Facial recognition company hired by RCMP violated privacy laws, watchdog finds

Clearview AI, contracted by RCMP for their facial recognition technology, violated Canadians' privacy rights when it scrapped billions of internet images to create facial image databank. Canada's privacy watchdog found the effort to be an illegal mass surveillance. 

The Canadian Press

OTTAWA — A new watchdog report says Canadian use of U.S. firm Clearview AI's facial-recognition technology violated federal and provincial laws governing personal information.

In a report today with three provincial counterparts, federal privacy commissioner Daniel Therrien says the New York-based company's scraping of billions of images of people from across the internet represented mass surveillance and was a clear violation of Canadians' privacy rights.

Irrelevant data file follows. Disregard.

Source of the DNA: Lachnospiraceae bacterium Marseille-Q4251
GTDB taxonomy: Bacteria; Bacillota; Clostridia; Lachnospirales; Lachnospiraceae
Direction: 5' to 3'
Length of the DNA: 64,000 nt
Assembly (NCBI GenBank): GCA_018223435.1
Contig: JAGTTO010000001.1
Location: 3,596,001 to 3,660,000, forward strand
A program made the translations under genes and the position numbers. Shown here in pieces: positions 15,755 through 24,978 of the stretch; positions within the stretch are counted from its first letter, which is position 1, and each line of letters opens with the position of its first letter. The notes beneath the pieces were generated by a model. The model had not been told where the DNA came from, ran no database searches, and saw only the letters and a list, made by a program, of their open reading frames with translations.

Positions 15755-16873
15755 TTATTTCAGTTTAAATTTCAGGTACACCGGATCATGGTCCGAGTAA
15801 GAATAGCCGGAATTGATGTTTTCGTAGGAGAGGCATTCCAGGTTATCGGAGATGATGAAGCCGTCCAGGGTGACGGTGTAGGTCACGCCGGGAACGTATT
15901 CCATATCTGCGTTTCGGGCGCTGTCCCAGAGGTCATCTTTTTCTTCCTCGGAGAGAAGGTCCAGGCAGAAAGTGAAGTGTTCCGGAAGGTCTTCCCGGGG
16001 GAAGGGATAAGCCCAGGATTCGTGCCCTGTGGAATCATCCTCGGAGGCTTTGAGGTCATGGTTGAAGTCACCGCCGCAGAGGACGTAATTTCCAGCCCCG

Clearview AI's technology allows for the collection of huge numbers of images from various sources that can help police forces, financial institutions and other clients identify people.

The investigation by Therrien and privacy-protection authorities for Alberta, British Columbia and Quebec says Clearview AI’s technology allowed law enforcement and commercial organizations to match photographs of unknown people against the company’s databank of more than three billion images for investigation purposes.

Therrien announced last year that Clearview AI would stop offering its facial-recognition services in Canada in response to the investigation.

The move included the indefinite suspension of Clearview AI's contract with the RCMP, its last remaining client in Canada

 

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